University of California, Los Angeles community members were put on high alert after the Asian American Studies Center (AASC) received a letter saying a white supremacist rally would be held on campus on Feb. 14.
The flyer, sent to AASC through mail on Feb. 9, reportedly contained xenophobic remarks, slurs and derogatory terms targeting the Asian American, Black and LGBTQ plus communities, the Daily Bruin reported.
The flyer also contained anti-Asian and sexist slurs to accompany an image and praise of Robert Aaron Long, the 21-year-old man who killed eight people, including six Asian women, during the Atlanta spa shootings in March 2021.
Asian American Studies Department Chair Natalie Masuoka and Vice-Chair Keith Camacho notified the faculty, staff and students about the flyer in an email, urging them to be cautious on Feb. 14. No rally occurred on the given date, according to the Bruin.
In a letter sent by Chancellor Gene Block and co-signed by Vice-Chancellor Anna Spain Bradley on Feb. 13, the campus said it had investigated the flyer and condemned the hatred it conveyed.
“We have investigated this incident and do not see a need to modify campus plans at this time,” the letter read. “At the same time, additional Community Program/Security Officers and UCPD officers will be monitoring campus tomorrow out of an abundance of caution.”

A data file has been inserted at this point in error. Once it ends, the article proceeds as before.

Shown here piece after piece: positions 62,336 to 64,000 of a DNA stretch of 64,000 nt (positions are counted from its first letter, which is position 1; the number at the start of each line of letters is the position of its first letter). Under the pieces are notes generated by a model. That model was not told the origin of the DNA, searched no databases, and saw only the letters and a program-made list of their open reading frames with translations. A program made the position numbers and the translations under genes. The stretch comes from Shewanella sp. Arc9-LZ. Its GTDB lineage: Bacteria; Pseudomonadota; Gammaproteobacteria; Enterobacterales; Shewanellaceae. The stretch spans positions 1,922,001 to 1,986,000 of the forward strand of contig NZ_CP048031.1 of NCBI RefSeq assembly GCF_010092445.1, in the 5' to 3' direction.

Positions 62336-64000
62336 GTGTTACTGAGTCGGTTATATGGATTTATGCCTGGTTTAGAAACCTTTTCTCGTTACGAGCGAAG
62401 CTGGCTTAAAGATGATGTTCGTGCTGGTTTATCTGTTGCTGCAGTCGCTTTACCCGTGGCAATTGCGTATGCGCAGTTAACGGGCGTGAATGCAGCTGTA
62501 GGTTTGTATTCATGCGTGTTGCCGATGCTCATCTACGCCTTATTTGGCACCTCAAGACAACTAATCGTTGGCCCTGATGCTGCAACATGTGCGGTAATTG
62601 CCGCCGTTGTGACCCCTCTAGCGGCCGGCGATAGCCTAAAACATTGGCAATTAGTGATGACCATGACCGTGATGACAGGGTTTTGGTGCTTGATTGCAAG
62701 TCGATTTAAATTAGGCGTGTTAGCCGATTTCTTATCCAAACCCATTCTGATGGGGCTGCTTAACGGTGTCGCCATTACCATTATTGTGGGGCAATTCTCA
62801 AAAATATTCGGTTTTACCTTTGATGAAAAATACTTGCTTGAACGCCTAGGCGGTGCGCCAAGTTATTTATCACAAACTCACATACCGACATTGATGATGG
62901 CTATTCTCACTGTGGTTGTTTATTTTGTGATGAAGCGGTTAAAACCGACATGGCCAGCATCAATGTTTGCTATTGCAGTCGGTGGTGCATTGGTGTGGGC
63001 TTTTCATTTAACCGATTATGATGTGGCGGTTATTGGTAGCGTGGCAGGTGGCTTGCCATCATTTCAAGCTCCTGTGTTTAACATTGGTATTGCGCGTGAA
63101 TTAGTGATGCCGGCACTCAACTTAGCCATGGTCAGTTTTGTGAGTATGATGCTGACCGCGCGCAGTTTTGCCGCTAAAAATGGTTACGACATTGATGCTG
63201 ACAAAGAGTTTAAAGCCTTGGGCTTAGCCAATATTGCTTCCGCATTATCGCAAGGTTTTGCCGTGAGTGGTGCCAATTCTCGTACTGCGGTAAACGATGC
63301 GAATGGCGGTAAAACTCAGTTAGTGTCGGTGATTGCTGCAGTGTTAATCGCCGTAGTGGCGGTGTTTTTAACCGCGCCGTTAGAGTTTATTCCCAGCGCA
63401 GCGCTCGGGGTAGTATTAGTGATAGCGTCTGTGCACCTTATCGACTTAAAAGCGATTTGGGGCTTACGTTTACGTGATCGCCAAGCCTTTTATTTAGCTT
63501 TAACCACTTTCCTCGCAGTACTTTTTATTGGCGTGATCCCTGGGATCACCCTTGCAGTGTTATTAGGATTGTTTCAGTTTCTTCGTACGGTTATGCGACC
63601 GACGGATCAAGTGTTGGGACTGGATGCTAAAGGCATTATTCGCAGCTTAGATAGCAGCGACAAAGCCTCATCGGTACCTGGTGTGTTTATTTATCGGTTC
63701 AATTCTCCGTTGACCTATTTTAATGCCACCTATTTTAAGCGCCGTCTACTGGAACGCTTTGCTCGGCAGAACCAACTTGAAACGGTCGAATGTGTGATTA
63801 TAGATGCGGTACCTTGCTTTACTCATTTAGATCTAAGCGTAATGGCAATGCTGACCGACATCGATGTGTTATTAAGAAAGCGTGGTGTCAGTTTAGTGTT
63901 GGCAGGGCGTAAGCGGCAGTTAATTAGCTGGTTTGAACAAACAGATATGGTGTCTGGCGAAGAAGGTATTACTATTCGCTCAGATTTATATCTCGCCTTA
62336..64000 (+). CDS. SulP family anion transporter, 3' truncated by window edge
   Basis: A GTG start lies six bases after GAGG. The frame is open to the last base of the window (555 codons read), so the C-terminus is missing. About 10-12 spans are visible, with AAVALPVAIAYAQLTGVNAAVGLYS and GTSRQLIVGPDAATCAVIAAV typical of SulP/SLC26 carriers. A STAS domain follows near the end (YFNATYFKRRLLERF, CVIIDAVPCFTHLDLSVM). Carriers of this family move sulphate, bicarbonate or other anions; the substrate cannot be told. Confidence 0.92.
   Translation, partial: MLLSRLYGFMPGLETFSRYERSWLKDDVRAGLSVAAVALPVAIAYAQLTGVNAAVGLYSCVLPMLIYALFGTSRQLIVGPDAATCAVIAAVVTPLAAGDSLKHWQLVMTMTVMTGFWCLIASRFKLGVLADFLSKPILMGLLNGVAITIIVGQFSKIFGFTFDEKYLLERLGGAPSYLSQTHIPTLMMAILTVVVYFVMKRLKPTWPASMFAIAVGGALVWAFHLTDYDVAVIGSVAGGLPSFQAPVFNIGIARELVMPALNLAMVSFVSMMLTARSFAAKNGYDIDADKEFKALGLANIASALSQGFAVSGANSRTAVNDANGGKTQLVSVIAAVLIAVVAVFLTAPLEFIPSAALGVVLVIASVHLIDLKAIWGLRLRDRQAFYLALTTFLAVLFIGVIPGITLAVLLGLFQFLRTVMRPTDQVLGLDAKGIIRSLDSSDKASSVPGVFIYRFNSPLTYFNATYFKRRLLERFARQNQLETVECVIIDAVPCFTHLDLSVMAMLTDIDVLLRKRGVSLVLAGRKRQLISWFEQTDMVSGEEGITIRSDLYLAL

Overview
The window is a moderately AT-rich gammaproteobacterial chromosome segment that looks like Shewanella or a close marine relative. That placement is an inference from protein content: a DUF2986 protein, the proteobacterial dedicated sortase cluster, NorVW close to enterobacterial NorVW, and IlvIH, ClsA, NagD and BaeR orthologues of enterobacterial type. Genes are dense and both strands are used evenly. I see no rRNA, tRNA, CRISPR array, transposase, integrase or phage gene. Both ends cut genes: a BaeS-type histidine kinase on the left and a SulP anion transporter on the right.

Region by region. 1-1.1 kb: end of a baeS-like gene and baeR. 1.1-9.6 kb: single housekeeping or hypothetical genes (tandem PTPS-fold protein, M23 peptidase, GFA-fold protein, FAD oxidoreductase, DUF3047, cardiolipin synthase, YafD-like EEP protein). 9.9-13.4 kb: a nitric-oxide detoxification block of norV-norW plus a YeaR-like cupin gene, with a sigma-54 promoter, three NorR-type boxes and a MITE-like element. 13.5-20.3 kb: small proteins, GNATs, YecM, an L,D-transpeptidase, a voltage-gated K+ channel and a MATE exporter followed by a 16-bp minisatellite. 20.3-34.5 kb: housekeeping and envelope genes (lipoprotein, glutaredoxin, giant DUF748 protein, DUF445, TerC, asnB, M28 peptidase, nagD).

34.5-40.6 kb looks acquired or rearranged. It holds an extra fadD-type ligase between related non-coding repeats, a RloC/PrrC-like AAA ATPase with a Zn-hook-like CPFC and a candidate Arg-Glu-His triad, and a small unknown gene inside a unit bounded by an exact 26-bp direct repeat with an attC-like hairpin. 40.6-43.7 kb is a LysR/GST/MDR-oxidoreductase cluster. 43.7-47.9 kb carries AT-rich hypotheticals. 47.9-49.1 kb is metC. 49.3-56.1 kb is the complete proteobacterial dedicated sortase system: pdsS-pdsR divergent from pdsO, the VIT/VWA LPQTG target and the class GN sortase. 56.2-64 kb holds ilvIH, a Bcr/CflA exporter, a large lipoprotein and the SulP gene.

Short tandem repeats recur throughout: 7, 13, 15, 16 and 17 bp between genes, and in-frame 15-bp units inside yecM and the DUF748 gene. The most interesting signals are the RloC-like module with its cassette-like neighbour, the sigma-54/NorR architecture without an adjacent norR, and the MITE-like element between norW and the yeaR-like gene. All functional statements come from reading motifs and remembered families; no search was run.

Matt Ellis, manager of the Community Service Officers program, and James Echols, a spokesperson from the UCLA Police Department (UCPD), said the campus hired private security services from Professional Security Consultants and had deployed officers to Murphy Hall and Campbell Hall in anticipation of a rally.
UCLA spokesperson Bill Kisliuk also later confirmed to the Bruin that no rally took place on campus on Valentine’s Day.
“Before all of this, the community was still reeling from the recent high-profile killing of Michelle Go, an alum in New York who was pushed in front of a subway,” said Kaitlin Alcontin, director of the Asian Pacific Coalition.
The initial lack of communication from administration about the matter reportedly also caused concerns among student leaders, Alcontin continued.
“There is a conversation to be had about how students should not be learning about these things via social media, where the possibility for misinformation and confusion and panic is higher,” Alcontin said.
Recalling a similar incident in 2014, Karen Umemoto, the director of the AASC, said cases such as this indicate the necessity for schools to teach ethnic studies research.
“My reaction to the flyer was that we just double our resolve to get the history and stories of our peoples out there to the American public so that this next generation of people… will have more empathy towards people who are different from themselves,” Umemoto said.
“We remain adamant that categorical hate has no place in our society,” Umemoto added. “And we will not be silenced in our efforts to share the histories, cultures and contemporary experiences as a Center at UCLA dedicated to education for a more inclusive, democratic and just society.”